It is easy to see why Angeliki Karitsa shut up shop this month and announced she would not be back until next month.
As marketing manager at Greece’s sole outlet selling Ferraris — the super car for the super rich — Karitsa has experienced some recent frustration: She has not sold a vehicle for almost two years.
“In early 2012, we sold a 458 Spider, but nothing since,” she said, within hours of beginning her monthlong summer break. “And, no, we don’t keep stock. We bring in cars on order.”
Karitsa is perhaps the loneliest saleswoman in Greece. In a country ravaged by six straight years of recession and record unemployment, car sales have taken a thrashing, with even shipowners and other plutocrats uncharacteristically reluctant to be seen parading their wealth.
The collapse of the car market has become emblematic of hardship, as Greeks endure some of the most biting austerity measures enforced in modern times.
Nearly four years into the nation’s debt crisis, new vehicles registered with the transport ministry up to last month this year dropped by an unprecedented 80 percent from the same seven months in 2008, according to the Association of Motor Vehicle Importers Representatives.
During those months in 2008, more than 187,000 passenger cars were registered (12 of them Ferraris, and more than 300 of them Porsches). That compares with the total for this year of just under 37,000 — none of them a Ferrari, although there were half a dozen Porsches.
“Over the past decades average passenger car registrations for only the first six months of the year have been more than 125,000,” association general manger Dimitris Patsios said.
With GDP down by more than 20 percent since 2008 — the single biggest drop in an advanced Western economy since the Great Depression of the 1930s — it was “more than apparent ... that luxury car sales have long since collapsed,” he said.
In the 1980s, cars became the ultimate status symbol for Greece’s middle class, who had long been prevented from enjoying them by exorbitant levies.
In the easy years when banks ensured that newly minted euro credit was plentiful and cheap, most families had at least two.
Dealing with them since the crisis has not been easy — either for owners or officials. Transport ministry officials say nearly half of the 5.5 million cars in circulation — including about 700,000 vehicles owned by the state — have not been insured, or have failed to pass tests by the transport ministry in the past three years.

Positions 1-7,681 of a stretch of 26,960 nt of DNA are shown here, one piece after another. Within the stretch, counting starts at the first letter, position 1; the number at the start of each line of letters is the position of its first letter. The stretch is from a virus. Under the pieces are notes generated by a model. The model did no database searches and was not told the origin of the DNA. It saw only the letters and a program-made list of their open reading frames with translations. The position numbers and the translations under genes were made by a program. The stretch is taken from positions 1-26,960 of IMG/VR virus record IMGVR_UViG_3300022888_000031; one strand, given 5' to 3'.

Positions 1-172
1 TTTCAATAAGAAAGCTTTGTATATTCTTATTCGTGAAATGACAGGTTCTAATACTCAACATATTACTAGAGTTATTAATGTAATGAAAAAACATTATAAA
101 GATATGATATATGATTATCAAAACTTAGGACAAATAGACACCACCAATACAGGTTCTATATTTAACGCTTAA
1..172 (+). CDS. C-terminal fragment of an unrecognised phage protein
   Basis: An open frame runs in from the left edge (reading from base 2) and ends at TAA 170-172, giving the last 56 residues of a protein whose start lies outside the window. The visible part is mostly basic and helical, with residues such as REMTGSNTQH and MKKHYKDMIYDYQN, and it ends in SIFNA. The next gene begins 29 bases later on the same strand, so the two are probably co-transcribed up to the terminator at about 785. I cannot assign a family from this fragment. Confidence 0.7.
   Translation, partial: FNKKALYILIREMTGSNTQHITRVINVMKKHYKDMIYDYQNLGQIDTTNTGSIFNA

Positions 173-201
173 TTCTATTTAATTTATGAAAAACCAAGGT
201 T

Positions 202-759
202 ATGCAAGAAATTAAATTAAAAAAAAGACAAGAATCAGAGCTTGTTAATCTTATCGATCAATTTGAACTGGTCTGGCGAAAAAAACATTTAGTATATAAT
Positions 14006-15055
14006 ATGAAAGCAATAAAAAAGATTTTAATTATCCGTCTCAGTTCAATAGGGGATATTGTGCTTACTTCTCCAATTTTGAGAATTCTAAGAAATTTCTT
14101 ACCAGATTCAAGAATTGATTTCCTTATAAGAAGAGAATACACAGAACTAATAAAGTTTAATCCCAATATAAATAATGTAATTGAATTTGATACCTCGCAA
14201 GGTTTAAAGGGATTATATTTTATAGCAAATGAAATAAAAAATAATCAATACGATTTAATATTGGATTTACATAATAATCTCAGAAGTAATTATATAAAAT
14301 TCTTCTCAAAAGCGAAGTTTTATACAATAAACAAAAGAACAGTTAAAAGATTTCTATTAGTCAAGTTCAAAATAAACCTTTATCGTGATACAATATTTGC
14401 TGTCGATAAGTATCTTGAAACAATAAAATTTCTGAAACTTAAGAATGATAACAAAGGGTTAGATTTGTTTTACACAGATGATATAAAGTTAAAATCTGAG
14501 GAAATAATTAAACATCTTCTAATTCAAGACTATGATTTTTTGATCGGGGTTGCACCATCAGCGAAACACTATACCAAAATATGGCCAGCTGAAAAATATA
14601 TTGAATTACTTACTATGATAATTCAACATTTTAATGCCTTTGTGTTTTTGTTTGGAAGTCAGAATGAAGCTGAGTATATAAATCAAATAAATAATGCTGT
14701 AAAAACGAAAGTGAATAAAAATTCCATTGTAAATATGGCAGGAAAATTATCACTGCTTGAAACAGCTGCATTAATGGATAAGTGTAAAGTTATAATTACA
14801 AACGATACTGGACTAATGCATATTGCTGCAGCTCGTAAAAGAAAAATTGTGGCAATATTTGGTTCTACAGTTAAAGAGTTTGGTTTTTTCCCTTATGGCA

A growing number of Greeks, desperate to avoid increasingly expensive taxes and fuel costs — duties on high-end cars have risen dramatically since the country received its first rescue funds from the EU and the IMF — have sought to offload their luxury cars by exporting them.
“Total exports, for all kinds of cars, have [risen] from 3,035 cars in 2010 to 22,053 in 2012,” Patsios said, adding that runaway duties on super cars had effectively “eliminated demand” for them.
The vast majority of vehicles are believed to have ended up in neighboring Albania, a buyer’s delight for second-hand and stolen cars, and Georgia.
“Those who thought they were rich and bought Porsche Cayennes for 60,000 euros [US$80,300] are now selling them for around 16,000 euros through middlemen to countries like Georgia,” said Christos Savvides, a self-confessed lover of cars who turned to driving a cab when his electronics job ended with the crisis.
“They’ve discovered that they’re just too expensive to run. Not even the banks want to repossess cars because they can no longer afford the space to keep them,” he said.
Patsios vehemently rejects the idea that before the crisis, the Greeks outdid other eurozone nations in their zeal for luxury cars. Instead, he says Greece’s impoverished road network and limited public transport system ensured that Athens and Thessaloniki, its two major cities, suffered from major traffic congestion, which “perhaps” gave the impression there were more luxury cars than there really were.
“Luxury car sales were never at high levels in Greece and always below the European average,” he said.
However, stories of tax-dodging Greeks buying top-of-the-range cars, often with EU subsidies, are also legendary.
Shortly after the debt crisis erupted in Athens in late 2009, policy circles were abuzz with rumors that the town of Larissa (population 250,000) in the agricultural region of Thessaly had more Porsche Cayennes per capita than any city in any other EU country.
Herakles Polemarchakis, a former prime ministerial adviser and economics lecturer at Warwick University, England, went so far as to say there were more German-made Porsche Cayennes in Greece than individuals who declared and paid taxes on an annual income of more than 50,000 euros.
When challenged, the professor watered down the claim, but insisted that the “per capita number of Cayennes in Larissa was twice that of Cayennes in the OECD countries,” referring to the Organisation of Economic Co-operation and Development.
“It was an open secret that Larissa was the king of Porsche Cayennes,” Savvides said.
Back at the Ferrari dealership, Karitsa refuses to be drawn on who snapped up the 458 Spider.
Speculation, however, is still rife that the buyer was a Briton eager to bypass much longer waiting lists in the UK — Ferrari’s biggest market in Europe.
Karitsa was willing to say only that in Greece customers were usually kept waiting “not more than three months.”
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